Passage to Cape Verde
It was up to each individual Skipper to plan the departure from El Hierro. Some left before us and a couple decided to remain in El Hierro to let the Low Front pass through before leaving, and because some of their crew were unwell with the bug that was still doing the rounds.
We departed at 8am in the company of about four other boats. There was no wind and the sea was calm so we motored on a course that would take us south. We soon lost sight of the other boats and were focussing on our fuel consumption. We had reports that some boats heading to Cape Verde ahead of us had no wind and had motored for a few days. With a distance of over 800 miles to cover fuel can be an issue, so we slowed our speed down to conserve our fuel as much as possible. Peter had purchased some extra fuel cans in Tenerife and we were very pleased to have some fuel in hand.
We motored for the first couple of days in perfect calm conditions. Emma and I spotted some whales, quite big ones, but again no photos. We had plenty of Dolphins. One morning we were joined by a huge pod of Atlantic Spotted Doplhins. We were surrounded by them having a wonderful time surfing our bow and leaping showing off their acrobatic skills, just amazing.
One morning we spotted a red bucket floating along with something attatched to it. We decided to take a closer look and discovered there was a turtle who was happily feeding off the growth on the bucket and using it as a sort of plaything. He spent a while watching us as we were watching him.
You can go for days without seeing anything so a visit from a large seabird was a highlight. It circled the boat a few times, just swooping and gliding. We checked in our bird book and confirmed it was an Albatross.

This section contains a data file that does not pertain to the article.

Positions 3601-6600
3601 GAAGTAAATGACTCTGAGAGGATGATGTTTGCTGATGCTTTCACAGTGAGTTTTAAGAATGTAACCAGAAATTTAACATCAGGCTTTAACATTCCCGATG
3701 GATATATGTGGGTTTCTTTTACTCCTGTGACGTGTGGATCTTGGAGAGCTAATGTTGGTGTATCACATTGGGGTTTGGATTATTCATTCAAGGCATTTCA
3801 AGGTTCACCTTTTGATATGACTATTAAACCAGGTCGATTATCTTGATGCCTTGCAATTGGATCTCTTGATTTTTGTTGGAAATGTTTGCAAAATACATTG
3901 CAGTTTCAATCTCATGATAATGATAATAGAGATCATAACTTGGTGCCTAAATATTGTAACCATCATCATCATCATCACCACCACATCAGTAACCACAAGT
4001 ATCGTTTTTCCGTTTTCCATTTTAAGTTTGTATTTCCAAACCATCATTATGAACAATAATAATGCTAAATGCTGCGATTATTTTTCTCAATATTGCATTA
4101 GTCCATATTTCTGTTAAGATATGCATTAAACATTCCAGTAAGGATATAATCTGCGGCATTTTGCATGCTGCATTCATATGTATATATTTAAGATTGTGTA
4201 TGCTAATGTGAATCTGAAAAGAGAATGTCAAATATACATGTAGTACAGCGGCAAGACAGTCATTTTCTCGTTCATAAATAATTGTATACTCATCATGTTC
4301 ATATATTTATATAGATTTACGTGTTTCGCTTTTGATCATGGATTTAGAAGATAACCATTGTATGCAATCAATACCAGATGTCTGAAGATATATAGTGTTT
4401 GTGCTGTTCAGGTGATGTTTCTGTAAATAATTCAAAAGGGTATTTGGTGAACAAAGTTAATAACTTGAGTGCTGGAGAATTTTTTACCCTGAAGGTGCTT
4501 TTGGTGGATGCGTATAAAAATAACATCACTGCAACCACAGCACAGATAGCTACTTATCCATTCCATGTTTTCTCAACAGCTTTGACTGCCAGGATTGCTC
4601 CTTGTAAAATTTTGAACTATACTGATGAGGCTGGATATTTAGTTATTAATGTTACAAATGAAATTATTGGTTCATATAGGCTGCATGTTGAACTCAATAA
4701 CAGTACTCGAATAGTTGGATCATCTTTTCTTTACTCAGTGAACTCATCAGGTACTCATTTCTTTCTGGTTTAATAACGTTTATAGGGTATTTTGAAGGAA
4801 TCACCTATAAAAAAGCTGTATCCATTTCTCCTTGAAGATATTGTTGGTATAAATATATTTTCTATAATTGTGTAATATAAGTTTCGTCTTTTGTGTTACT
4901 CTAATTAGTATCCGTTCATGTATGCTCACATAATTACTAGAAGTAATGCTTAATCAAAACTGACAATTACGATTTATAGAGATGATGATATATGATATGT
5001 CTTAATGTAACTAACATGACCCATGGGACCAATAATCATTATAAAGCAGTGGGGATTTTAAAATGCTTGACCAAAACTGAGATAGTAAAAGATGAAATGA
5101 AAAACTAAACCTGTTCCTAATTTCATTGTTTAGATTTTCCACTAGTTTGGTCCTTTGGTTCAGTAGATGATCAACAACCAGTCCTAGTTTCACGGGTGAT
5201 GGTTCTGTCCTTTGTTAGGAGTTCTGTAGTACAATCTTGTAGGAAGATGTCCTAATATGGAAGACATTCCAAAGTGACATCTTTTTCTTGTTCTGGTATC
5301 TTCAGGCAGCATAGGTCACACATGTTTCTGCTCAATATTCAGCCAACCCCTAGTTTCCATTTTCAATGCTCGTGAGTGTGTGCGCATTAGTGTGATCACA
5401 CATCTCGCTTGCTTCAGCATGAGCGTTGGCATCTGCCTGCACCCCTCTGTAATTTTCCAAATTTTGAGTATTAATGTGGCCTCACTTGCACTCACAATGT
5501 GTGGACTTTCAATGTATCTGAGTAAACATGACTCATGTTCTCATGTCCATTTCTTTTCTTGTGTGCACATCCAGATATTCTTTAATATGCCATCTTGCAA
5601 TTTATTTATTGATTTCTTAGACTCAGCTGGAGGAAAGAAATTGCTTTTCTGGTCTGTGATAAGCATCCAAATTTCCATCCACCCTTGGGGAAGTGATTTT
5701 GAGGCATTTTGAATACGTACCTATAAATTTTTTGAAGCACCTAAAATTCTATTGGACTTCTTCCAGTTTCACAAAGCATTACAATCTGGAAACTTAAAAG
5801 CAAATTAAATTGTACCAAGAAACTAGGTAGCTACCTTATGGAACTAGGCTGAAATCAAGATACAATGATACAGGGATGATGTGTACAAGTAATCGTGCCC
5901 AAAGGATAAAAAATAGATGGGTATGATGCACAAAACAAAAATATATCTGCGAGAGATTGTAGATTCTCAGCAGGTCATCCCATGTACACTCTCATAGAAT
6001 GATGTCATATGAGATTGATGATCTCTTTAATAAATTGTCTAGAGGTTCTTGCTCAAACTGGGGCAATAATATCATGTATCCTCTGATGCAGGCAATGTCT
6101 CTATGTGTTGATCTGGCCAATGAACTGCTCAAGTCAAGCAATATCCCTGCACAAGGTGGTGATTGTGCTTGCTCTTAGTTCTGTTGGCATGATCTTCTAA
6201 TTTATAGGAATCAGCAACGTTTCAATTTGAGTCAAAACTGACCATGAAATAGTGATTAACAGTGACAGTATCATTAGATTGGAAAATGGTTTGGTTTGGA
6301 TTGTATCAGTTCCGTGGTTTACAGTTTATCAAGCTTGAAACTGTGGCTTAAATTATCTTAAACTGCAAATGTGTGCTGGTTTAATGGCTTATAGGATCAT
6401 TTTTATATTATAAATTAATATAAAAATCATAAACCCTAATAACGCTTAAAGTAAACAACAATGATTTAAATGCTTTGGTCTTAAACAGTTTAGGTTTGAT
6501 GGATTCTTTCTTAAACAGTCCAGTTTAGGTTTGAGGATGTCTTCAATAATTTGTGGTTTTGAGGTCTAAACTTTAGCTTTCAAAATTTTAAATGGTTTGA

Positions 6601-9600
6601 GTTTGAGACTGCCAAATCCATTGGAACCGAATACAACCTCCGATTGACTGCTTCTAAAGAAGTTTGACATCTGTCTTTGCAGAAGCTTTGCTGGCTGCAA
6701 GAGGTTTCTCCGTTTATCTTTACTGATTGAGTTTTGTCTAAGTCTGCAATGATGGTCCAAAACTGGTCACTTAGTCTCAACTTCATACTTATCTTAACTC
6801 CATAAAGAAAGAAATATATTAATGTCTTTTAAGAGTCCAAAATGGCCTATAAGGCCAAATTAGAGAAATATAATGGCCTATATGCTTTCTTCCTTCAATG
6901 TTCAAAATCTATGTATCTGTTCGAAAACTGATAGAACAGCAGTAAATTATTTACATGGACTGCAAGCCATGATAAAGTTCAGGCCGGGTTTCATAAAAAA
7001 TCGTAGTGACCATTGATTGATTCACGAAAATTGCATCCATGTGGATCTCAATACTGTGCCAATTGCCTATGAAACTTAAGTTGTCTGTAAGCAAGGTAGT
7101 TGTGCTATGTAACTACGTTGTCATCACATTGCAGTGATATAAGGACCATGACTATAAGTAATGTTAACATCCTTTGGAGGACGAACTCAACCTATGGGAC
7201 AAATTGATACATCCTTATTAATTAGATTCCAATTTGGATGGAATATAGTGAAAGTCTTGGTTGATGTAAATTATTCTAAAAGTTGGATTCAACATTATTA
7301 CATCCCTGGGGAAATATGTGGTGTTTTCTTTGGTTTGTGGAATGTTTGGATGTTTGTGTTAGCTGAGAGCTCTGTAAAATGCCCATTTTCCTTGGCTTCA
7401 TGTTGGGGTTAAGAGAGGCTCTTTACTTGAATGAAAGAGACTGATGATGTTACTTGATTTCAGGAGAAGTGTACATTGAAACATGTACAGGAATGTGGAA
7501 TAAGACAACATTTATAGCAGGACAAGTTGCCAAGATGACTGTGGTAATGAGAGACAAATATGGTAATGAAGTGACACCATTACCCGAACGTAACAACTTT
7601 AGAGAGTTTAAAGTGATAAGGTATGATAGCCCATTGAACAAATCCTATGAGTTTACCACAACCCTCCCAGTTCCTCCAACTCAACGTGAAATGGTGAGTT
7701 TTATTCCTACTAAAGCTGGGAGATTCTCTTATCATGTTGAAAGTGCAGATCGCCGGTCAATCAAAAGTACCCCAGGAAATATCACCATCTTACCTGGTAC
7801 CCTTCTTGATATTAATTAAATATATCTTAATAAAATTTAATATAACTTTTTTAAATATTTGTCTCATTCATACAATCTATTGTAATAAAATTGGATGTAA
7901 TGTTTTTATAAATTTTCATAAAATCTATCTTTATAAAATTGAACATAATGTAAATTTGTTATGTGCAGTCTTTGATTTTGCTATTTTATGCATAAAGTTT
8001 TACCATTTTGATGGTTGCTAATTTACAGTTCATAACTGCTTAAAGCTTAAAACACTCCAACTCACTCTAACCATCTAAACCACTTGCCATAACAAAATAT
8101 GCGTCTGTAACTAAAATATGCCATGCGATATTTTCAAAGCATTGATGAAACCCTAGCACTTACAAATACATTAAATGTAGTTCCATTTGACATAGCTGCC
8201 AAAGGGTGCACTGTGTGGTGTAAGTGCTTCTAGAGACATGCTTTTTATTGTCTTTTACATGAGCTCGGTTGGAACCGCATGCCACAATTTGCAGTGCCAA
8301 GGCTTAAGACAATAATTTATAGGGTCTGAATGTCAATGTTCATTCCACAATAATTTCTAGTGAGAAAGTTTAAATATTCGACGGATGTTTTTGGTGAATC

Eventually the wind picked up, a bit changeable at first, but soon we were able to have the downwind sails up and we were moving along well at between 6 to 8 knots. We arrived in Mindelo in the early hours of the morning so dropped our anchor to get a few hours sleep before coming into the marina. The Cape Verde Islands are lovely. Very hot, with more of an African/Caribbean feel and way of life than I anticipated.
On the day of our arrival we had to check in with the authorities. Emma had to be checked in and get a visa to allow her to catch her flight the following day. Without a visa she would not be allowed to leave. I did consider hiding it !!
Once we had finished with the Police and Customs, Emma and I walked around to the beach just around the corner. Wow, what a surprise we had. Beautiful white sand, turquoise sea and a lovely beach bar or two. We spent the afternoon swimming and Emma topped up her tan for the journey home. I am sorry to see her leave, she has been a wonderful member of the crew.